You had to have some extraordinary flair to be on the level of Bryant.

BBC radio rang the knell of Bryant’s demise in a helicopter crash in Calabasas, California as I was going through my daily early morning 100 push-ups regime. I was 56 pushups in and once I heard the sad news, it just put a huge damper on me that I couldn’t continue.

The fact that he died with Gianna Bryant-his 13-year-old daughter, just exacerbated the sadness. Gianna was a budding basketball player herself, who had dreams of playing in America’s top women’s basketball league-the WNBA.

Like many basketball acolytes across the globe, I am still in shock.
Upon hearing the news, my mind was cast back to the depressing day, last year, when the devastating news of my 17-year-old nephew’s death reached me. Roy Madete was a student at SMACK and he also passed on unexpectedly. I was devastated beyond measure, just like I am today.

I did not know Bryant personally but because he was somebody my teammates and I really admired, venerated and looked up to, and because he was a very supportive family man and supporter of global projects aimed at popularizing the game of basketball, it just seemed as if we knew him.

The basketball world is beholden to Bryant. The glowing tributes that are still flowing in from players in the NBA, from Africa, Europe, Asia, etc; in the wake of his death speak to that fact.
The tributes have come from across the spectrum, including from prominent people like President Donald Trump, his Los Angeles teammate-Shaquille Oneal, from the National Catholic Register, among others.
In Uganda, there are glowing tributes on the Federation of Uganda Basketball Association Facebook page and the page of the National Champions-the City Oilers.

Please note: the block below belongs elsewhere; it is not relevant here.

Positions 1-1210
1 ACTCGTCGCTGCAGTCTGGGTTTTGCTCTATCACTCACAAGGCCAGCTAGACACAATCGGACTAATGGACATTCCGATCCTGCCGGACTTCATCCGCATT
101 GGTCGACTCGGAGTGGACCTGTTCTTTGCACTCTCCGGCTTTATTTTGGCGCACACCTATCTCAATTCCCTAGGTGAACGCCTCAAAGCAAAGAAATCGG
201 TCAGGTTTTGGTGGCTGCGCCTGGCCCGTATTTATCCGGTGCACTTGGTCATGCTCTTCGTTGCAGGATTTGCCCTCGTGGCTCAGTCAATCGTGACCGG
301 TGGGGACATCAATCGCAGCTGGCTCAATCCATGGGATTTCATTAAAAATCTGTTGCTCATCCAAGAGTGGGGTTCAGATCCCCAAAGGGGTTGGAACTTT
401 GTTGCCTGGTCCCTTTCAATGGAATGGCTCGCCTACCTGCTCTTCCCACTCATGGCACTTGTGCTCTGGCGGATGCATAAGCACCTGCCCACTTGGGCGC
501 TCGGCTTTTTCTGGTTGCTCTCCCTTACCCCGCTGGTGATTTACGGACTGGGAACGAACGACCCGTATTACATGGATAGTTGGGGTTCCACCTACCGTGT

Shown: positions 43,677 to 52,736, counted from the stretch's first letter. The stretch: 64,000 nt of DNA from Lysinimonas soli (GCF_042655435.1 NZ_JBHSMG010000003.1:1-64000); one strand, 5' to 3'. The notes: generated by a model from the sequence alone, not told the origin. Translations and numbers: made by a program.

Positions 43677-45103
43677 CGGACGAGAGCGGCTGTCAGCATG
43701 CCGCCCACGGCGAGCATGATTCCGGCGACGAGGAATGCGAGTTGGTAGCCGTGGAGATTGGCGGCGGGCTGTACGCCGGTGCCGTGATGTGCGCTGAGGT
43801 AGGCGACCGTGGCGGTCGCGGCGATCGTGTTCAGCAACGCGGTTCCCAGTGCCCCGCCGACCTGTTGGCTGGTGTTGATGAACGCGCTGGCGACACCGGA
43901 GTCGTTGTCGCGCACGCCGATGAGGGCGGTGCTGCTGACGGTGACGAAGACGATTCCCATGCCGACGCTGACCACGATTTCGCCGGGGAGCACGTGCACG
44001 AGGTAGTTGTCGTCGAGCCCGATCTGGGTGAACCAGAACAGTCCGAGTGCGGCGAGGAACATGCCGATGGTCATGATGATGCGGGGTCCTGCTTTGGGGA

One of my erstwhile teammates [Danny Miles] who I played the game with in High school, at University, and club level admired Kobe so much that he wore his number 8 and 24 jerseys, every time we trained and for good measure, he played Kobe’s music every time we trained. Yes, Kobe did some music too.

Bryant was a joy to watch when he stepped on the basketball court. He wore his heart on his sleeve and brought down the house every time he played, whether it was in guarding opponents, shooting threes or dunking the ball on an offensive play. Many of my teammates mirrored their games on Bryant’s game.

I was not the biggest fan of Bryant’s team-the Los Angeles Lakers, like most of my friends, but there is no way, you could gloss over his peerless skills on the basketball court, even though, on occasion, he seemed selfish with the ball.

Bryant was, in many ways, basketball’s poster Child after Michael Jordon’s retirement. Though he had to deal with a lot of blowback and criticism, earlier on in his career, principally that he had mirrored his game, to that of Jordon, he, at length, carved out his niche and went on to win five NBA Championships with the Los Angeles Lakers and two gold medals for Team USA.

Bryant will be dearly missed by the world of Basketball and of course by his family. One can only imagine the grief, his wife is going through. May God strengthen her. Bryant inspired many across the globe to play the game with a passion.
In Abraham’s bosom, he will still play with his daughter.

His death reminds us that tomorrow is not promised to any of us. In our own country, we dice with death every day, given our lifestyles, state of our roads, etc.
Bryant has gone the way of all flesh but his legacy as one of the greatest players to ever play the game of basketball will forever be illuminated.

  4363 Hits
4363 Hits
Dec
11

Podcast: Making a case for Kadongo Kamu as Uganda's best music genre

In this podcast, below, I make a case for Kadongo Kamu music as Uganda's best music genre ever, given its pedigree of delivering message-driven and proverb-filled-educative music.

  1604 Hits
1604 Hits
This website is protected by RSFirewall!, the firewall solution for Joomla!